THC is often the main culprit behind the actions of cannabis, and this is no exception when it comes to the appetite-stimulating properties of the plant. THC is an agonist of the endocannabinoid receptor CB1, which means that it increases the activity of CB1. CB1 receptors are most abundant in the brain, and increasing their activity with the presence of THC produces a number of different effects. First, THC interacts with CB1 receptors in the hypothalamus in order to cause the release of ghrelin, a hormone responsible for telling the brain that the stomach is hungry. THC also triggers the release of extra dopamine, the neurotransmitter that creates the pleasurable sensations associated with eating. Next, the binding of THC appears to reverse the activity in a network of neurons that act to tell the brain that the stomach is full; this makes it so that a person may eat for longer than usual. Lastly, it is also possible that THC increases our abilities to perceive odor and taste, ergo, motivating us to seek out more food.
CBD is well-known for lacking the intoxicating effects associated with THC. CBD lacks these properties because it does not bind directly to the CB1 receptors. Because of this inability to directly interact with CB1, CBD is not known to directly influence appetite. However, CBD is able to stimulate serotonin receptors, and, the release of serotonin acts to decrease vomiting and nausea. Therefore, just CBD alone can also be therapeutically effective to promote appetite in individuals suffering with nausea-related symptoms.
THCV is a slightly lesser-known cannabinoid, however, it is gaining a lot of interest from researchers, due to some incredibly unique properties. In lower doses, THCV is an antagonist of the CB1 receptor, which means that it decreases the activity of CB1. Because it reverses the action of CB1, THCV can counteract the effects of THC and actually suppress a person’s appetite. There is also emerging evidence that THCV can help regulate glucose levels, and hence, there is additional potential for this cannabinoid to be beneficial in the treatment of obesity-related disorders.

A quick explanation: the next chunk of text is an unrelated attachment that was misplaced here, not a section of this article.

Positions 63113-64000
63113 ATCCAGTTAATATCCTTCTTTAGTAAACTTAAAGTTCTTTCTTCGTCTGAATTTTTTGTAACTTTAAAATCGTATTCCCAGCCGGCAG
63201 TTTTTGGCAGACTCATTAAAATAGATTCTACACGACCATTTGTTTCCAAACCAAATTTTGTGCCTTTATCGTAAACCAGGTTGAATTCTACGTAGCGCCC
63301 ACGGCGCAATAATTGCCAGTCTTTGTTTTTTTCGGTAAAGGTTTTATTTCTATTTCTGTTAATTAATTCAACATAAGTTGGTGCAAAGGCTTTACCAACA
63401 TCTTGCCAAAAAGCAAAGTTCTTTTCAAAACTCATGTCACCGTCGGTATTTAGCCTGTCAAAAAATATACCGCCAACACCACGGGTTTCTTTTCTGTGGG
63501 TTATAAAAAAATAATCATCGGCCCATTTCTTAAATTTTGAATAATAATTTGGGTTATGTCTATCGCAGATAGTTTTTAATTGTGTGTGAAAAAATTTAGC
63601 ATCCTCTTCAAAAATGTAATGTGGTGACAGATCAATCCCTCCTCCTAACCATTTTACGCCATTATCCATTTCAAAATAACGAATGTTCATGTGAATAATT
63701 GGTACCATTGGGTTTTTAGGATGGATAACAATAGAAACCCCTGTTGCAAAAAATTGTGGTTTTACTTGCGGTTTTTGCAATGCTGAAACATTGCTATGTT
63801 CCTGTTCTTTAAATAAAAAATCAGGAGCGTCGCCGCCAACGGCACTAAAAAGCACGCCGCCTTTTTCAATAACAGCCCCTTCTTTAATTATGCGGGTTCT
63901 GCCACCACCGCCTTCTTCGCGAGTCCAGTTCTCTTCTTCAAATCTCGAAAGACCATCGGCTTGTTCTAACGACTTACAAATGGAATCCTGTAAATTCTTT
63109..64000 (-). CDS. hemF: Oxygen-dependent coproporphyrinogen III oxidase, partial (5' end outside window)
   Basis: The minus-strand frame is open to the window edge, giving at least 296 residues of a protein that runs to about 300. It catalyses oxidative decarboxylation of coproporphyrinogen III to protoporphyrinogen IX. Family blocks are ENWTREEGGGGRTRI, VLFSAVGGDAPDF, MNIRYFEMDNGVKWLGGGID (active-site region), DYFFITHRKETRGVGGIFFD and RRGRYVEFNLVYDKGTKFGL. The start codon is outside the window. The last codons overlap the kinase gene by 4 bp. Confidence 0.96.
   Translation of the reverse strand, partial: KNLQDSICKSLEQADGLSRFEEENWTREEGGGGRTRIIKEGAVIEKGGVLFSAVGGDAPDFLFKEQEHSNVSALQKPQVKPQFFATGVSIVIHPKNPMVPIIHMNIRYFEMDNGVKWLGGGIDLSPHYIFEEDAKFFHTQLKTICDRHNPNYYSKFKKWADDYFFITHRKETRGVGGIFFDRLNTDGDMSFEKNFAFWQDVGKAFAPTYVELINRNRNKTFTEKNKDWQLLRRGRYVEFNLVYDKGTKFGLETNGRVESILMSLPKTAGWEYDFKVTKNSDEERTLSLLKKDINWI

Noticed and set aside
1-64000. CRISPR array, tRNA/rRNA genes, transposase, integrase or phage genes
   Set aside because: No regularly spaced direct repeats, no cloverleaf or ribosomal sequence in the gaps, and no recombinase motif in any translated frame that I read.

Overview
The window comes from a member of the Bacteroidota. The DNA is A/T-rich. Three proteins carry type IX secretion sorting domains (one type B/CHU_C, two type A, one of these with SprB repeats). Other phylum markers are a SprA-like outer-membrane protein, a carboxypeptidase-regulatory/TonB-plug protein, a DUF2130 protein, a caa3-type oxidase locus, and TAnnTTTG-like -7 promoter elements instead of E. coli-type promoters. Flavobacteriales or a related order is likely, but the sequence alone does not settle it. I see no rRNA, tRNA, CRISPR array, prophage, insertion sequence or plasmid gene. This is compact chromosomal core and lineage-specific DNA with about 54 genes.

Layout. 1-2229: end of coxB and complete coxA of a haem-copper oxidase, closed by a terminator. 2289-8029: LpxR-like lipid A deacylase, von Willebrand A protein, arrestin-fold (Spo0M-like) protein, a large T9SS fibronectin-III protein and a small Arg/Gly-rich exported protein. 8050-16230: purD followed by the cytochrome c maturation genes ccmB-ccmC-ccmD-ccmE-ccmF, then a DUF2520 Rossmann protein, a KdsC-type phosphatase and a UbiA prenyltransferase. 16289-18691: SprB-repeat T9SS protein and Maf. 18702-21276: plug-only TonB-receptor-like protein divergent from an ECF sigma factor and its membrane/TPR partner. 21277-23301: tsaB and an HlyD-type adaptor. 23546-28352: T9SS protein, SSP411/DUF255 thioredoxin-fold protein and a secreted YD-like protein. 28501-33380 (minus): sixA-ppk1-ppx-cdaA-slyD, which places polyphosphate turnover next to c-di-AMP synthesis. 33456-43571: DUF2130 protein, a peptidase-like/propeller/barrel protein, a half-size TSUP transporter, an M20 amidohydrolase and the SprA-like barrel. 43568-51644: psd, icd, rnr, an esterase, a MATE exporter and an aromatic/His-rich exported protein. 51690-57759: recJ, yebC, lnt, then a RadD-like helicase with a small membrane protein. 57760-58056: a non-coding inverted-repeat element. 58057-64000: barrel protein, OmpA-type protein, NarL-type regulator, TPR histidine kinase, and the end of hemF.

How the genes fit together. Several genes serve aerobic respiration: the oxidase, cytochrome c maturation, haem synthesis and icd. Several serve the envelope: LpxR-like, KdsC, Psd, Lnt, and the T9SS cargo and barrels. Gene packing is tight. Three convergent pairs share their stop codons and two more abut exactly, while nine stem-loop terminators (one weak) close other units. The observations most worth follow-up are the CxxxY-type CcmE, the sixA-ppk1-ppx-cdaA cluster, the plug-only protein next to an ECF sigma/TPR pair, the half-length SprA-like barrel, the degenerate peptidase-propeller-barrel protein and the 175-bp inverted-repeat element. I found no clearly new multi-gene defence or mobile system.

Food is survival, and eating is one of the most essential actions that we perform daily. Therefore, I find it interesting to note just how much can go awry with respect to our ability to consume nourishment appropriately. There are people, such as myself, who struggle to eat enough in a day. And, even more commonly, there are people who struggle to limit their food intake, thus over-consuming calories to undesirable levels. Both of these impairments in eating behavior are extremely detrimental to one’s health, and hence, I believe it is imperative to understand the ways that cannabinoid medicine can correct these dysfunctions. Three cannabinoids: THC, CBD, and THCV have properties that work with our body’s systems in order to either increase or decrease sensations of hunger, with very few side effects. Sharing what we know about cannabinoids and appetite regulation is important because it may improve the well-being of people who have faulty relationships with food. The munchies may be a nuisance for some, but for me, they have saved my life.